Thursday, 13 October 2016

Goodbye Mick ...

Almost a week ago a pivotal member of our pole family experienced a loss none of us thought possible.

The days following this sad news have been numbed and muted.
The usual online banter grew quiet, the atmosphere in the studio dulled, and each of us has tried to work out how to approach this sadness.

A lot of us have cried, a lot have reflected on our own loved ones, some have re-lived their own losses, and some through newness to our community remain reasonably unaffected.

We try to empathise as best we can, and we’ve all waited watching for clues and signs within this confusing time; hints that show us that life goes on, that show its okay for life to go on.

In the freshness of this loss days feel so unfair, the sun shining is wrong, hearing people laughing is wrong, normalness feels wrong. 

But life does go on... and we work through this time the best we can.  

Our thoughts now turn to standing beside one of our own and being there for her as she says her goodbyes and we say ours with her.

We will share this experience with many others who are unknown to us.
We don’t have exclusivity on her, or on her grief.
As much as we want to claim her solely for ourselves, as much as we want to hold her, help her, and make it all better… we cannot. 

We share only a small part of her grief, as we share her; she is also a daughter, a daughter in law, sister, aunt, granddaughter, colleague, bestie, buddy, and a friend.

She is a strong woman, surrounded by strong women.
In that strength we will unite, we will support, and we will cry. 

We will care for her the best way each of us knows how; some of us will overwhelm her with our good intentions, some will become overprotective and become hypersensitive for her, some will try not to be noticed by her for fear of not knowing what to say or do around her.
A lot of us will fall in between those gaps. We will try to imagine, we will reflect, we will empathise, and we will cope the best we can.

Unfortunately life is not a neat and tidy Facebook quote, death and grief are messy. Hell, even life is messy a lot of the time!

Many of us will play the cruel and pointless mind game of what if, should have, and could have; wondering if with hindsight things could have been different. This doesn’t help the healing, and it certainly won’t change what has happened.

Unexpected losses like this jolt us and remind us how unpredictable life is, how truly fragile we are, and that nothing is guaranteed.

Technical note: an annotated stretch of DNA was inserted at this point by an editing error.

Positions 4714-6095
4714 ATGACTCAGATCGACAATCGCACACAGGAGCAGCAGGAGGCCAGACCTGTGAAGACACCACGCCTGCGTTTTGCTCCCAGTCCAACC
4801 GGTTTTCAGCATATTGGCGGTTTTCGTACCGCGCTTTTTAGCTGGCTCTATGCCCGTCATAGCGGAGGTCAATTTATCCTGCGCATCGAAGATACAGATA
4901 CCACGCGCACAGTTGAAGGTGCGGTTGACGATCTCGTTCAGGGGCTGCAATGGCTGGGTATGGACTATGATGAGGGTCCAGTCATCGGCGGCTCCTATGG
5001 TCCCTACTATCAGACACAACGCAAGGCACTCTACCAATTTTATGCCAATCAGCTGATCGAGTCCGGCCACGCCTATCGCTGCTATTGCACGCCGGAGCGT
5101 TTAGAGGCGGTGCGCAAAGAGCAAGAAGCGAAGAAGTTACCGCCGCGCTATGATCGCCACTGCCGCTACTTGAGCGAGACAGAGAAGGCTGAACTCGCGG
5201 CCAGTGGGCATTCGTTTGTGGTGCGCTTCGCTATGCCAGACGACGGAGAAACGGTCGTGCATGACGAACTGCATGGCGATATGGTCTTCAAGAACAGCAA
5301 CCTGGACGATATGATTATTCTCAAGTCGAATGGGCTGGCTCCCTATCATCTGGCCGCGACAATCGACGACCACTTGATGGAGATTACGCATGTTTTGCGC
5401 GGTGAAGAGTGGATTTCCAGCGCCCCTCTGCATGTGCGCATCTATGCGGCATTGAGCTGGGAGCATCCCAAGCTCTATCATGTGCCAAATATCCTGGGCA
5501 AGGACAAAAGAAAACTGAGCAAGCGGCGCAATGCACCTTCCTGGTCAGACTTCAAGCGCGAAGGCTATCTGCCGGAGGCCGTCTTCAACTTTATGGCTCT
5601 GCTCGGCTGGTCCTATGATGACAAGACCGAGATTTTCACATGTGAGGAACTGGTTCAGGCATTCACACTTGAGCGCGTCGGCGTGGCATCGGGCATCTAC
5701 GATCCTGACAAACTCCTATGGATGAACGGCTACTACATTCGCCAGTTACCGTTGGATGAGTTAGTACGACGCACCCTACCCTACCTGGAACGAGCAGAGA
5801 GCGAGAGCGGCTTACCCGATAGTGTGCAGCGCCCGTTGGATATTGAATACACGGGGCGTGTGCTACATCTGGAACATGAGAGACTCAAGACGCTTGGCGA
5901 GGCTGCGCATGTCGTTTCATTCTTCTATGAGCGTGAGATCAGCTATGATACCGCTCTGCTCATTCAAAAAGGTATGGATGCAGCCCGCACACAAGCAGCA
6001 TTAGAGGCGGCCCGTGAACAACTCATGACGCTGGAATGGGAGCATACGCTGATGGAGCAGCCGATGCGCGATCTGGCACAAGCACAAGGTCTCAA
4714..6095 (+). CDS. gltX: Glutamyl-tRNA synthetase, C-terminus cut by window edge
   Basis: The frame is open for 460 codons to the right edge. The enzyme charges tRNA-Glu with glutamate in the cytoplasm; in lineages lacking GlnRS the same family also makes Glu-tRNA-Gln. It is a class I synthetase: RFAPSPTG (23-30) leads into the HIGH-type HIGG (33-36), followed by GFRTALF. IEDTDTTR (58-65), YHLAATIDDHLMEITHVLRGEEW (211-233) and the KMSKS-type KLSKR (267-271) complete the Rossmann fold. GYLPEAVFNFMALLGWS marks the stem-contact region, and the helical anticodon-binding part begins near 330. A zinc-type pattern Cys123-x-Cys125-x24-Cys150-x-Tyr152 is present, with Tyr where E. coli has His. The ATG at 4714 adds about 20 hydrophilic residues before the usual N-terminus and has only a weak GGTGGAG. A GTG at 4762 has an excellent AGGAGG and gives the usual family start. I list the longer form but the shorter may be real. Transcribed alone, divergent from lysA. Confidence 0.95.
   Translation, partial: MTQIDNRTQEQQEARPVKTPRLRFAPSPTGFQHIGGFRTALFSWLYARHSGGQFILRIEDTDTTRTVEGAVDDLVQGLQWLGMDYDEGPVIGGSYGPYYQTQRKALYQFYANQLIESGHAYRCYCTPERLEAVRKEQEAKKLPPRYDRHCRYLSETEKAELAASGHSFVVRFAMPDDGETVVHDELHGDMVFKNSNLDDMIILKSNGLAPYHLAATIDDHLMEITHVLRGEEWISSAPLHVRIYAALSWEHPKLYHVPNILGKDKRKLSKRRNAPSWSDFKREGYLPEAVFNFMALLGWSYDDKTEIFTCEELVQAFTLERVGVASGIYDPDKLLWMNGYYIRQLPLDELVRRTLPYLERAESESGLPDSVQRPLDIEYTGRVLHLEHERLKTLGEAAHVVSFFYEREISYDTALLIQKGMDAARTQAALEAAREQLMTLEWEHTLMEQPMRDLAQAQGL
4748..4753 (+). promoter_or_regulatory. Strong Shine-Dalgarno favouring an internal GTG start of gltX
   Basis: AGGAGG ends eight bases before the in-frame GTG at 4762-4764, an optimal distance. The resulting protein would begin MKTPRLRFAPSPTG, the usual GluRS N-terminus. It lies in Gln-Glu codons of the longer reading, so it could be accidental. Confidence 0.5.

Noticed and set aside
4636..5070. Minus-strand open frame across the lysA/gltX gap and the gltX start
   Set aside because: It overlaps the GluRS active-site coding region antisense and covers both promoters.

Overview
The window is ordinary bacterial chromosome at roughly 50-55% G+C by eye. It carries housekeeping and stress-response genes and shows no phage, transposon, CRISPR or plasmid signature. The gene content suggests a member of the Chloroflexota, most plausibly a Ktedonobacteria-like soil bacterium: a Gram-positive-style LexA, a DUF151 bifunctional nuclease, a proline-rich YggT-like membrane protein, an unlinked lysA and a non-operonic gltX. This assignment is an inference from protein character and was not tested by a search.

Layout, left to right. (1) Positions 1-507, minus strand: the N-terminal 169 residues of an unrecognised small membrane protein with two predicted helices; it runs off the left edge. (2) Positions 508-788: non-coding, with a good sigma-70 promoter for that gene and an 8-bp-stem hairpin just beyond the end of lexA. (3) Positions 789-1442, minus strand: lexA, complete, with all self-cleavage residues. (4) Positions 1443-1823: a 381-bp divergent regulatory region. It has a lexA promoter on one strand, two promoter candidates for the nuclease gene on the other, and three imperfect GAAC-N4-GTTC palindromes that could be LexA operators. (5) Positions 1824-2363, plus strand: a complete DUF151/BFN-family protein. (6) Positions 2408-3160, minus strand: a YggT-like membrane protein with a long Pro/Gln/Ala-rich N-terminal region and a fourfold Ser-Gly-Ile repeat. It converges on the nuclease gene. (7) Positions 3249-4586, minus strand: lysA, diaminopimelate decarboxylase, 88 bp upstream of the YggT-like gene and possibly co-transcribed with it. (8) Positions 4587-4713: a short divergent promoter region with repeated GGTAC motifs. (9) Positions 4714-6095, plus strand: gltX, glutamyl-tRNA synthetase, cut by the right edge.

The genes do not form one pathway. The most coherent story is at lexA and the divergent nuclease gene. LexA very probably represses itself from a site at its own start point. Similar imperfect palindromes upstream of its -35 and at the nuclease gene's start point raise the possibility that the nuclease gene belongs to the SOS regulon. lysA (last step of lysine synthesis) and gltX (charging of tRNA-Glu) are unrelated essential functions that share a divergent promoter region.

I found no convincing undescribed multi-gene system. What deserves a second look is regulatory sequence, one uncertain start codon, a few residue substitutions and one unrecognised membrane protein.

The only response, the only way to move forward is to make sure you live.
Honour those who have had this opportunity taken from them, and out of respect for those who have been left behind.

Live your life in the present.

Yes, absolutely plan for the future, celebrate the past... but the here and now is all we are. 

Here and now is our experience. 

Here and now is all we have been granted.  

So, say those words you’re unsure of: pay that compliment, praise that action, be kind, smile.

Do the things you’ve wanted to do: make plans to get you there, sign up, save up, book it in. 
Appreciate the steps along the way.

Hug that person, brush that hand, touch that face, even just in friendship, or even if it’s more.

Feel it, embrace it, live it.

Savour all that life offers: the bad as well as the good, the simple, the grand, and the in between.

All of it… Every. Damn. Experience. Every. Damn. Day.

From that coffee that’s too hot, that song stuck in your head, to that divine smell you just can’t place. 

For as long, or as short as we have it for, life really is a gift worth living.

Monday, 12 September 2016

Just gotta write

It's not that I haven't wanted to write, oh god you have no idea how much I've wanted to spill my guts. It's just that I've been waiting for the 'right' time to write.

I've had a revelation though, there is no 'right' time, not for me anyway. It's like asking a part of me to become non existent for a time, to be ignored completely. The reality of that is just implausible.

I've coped with my forced silence these past months by eating my emotions, to stifle the hurt, the shared pain, disappointment, and rage, just to appear calm. Misery followed, and all the other negatives you'd expect.

The time has come to stop with that bullshit and just be who I am once more.

Yah, this is so not a pole post, it's a this is who I am post.

I'm Deb by the way, nice to meet you.